Friday, February 15, 2008

Mirror Muscles

I’ve heard a good term to describe the fitness world’s obsession with the chest, abs, biceps, and quads: the mirror muscles. If it is seen in a mirror or from the front in a camera photo, then it gets the most attention to the point where all other muscles in the body are disregarded in favor of these. Such narrow-minded approaches to fitness yield poor results in real life application for a number of reasons.

Muscular tension is responsible for creating proper alignment of the skeleton. The bones of the body don’t have directly interlocking attachments. If they did, they would lack any sort of flexibility. Instead, they are held in place by the muscles. Each muscle pulls skeletal structure in a certain way. Another is responsible for pulling the same structure in an opposite direction. For example, the pectoral major muscles of the chest pull the arms and shoulders forward in front of the body. The trapezius muscle of the upper back pulls the shoulders backwards (among other things that it does) to create an antagonistic movement. This is what creates proper posture as well as stabilizes the shoulder joints.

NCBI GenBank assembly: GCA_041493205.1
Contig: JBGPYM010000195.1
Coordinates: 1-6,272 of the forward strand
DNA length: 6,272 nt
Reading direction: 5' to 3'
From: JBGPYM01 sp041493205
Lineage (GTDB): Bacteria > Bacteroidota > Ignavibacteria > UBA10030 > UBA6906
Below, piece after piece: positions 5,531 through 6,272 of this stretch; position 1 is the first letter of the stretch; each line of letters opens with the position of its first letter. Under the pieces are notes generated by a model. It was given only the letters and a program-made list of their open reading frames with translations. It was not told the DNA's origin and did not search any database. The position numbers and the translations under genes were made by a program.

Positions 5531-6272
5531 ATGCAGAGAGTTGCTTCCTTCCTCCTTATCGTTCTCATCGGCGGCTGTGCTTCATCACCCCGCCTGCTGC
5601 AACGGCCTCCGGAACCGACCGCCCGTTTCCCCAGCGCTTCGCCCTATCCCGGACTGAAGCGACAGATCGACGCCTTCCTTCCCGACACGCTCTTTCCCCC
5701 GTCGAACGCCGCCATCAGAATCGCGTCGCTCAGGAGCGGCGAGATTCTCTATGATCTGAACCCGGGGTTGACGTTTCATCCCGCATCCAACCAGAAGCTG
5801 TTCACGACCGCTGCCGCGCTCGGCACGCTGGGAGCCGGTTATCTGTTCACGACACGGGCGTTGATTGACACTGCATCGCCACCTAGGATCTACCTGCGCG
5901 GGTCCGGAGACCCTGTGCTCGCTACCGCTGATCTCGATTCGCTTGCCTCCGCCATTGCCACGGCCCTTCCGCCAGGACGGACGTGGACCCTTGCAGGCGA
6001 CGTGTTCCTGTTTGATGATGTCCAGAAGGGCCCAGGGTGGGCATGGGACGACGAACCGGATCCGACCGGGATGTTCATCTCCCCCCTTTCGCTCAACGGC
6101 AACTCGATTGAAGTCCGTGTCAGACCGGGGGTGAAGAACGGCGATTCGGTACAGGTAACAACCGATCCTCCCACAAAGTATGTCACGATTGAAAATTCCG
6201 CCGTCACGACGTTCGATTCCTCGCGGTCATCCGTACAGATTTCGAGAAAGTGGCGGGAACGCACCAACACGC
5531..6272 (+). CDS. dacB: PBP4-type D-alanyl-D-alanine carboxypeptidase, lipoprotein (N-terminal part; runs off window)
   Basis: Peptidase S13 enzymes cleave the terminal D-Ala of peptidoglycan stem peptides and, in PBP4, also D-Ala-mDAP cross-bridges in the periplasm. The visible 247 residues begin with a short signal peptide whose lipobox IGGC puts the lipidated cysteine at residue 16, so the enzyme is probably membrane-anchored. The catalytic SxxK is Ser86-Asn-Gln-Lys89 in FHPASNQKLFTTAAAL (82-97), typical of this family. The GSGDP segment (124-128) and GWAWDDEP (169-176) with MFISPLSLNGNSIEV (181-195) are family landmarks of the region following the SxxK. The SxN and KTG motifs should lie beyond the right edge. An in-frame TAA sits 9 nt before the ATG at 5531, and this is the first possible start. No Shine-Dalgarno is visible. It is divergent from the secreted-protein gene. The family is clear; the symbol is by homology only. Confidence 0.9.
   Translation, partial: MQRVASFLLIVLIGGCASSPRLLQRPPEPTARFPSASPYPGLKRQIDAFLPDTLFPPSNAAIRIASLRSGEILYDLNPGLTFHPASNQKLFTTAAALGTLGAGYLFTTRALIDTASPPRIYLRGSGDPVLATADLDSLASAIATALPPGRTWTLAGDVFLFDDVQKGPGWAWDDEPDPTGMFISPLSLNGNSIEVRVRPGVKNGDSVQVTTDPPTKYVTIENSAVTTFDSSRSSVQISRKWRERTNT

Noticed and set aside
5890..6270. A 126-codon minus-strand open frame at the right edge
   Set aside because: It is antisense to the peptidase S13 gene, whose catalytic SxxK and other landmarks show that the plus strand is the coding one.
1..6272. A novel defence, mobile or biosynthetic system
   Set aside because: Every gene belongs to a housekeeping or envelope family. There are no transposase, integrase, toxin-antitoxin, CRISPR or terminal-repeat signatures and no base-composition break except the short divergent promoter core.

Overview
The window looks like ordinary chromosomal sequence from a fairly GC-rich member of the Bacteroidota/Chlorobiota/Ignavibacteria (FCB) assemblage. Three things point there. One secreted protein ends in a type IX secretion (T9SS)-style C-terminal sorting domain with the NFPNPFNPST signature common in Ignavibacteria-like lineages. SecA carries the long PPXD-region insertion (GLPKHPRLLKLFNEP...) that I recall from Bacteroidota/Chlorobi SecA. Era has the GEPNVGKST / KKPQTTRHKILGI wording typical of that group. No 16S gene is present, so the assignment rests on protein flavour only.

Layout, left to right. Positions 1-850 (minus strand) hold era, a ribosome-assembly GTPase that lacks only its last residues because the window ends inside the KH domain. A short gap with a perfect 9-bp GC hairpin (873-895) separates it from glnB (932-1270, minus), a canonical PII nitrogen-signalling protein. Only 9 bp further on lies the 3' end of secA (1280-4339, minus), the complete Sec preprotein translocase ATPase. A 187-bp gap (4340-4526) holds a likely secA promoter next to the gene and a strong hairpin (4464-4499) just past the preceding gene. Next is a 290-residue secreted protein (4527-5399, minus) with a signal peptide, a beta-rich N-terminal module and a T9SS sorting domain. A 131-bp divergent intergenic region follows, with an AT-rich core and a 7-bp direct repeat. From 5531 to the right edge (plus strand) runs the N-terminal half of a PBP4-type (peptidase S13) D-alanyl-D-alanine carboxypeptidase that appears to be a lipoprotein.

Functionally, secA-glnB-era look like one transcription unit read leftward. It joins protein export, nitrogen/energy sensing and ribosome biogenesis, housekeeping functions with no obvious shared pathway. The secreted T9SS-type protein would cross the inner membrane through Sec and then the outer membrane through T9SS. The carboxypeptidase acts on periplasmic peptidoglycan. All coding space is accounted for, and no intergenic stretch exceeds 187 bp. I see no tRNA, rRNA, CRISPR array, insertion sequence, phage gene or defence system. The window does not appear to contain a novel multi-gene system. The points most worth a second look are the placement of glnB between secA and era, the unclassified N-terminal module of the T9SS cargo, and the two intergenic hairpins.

Well, the mirror muscle fixation causes many to disregard the trapezius completely. After all, it is on your back and nobody looks there very much, certainly not most cameras. I once saw an article in Men’s Health that reminded the reader not to forget them. It’s a small wonder why the rotator cuffs of so many bodybuilders and weight lifters blow out so often. Without proper tension between both chest and back, the shoulders lack proper stabilization. Such is one of the penalties for mirror muscle obsession.

Another, more shallow (but in line with modern fitness demands no less) reason to not neglect the non-mirror muscles is size. When we take measurements such as arm and chest size, the bulk of the size of the arms and the chest are coming from the chest and bicep. The chest measurement is mostly lat and the arm measurement is 3/5 triceps. So, fixation on the chest and biceps won’t get the biggest yields at the measuring tape. Focusing on the front, back, and sides of your body will get you the best results.

Don’t get stuck on this though. I agree that looking fit is important. I’ve stated this before. Just make the same errors that the fitness world is making. Your physical health and strength lies more in just what you see in a mirror or a camera shot. Being able to use your body properly should take precedent over merely looking like you can. Otherwise, you’ll rob yourself of the joys and inner peace of having a marvelously functional body, capable of doing anything and everything that you please.

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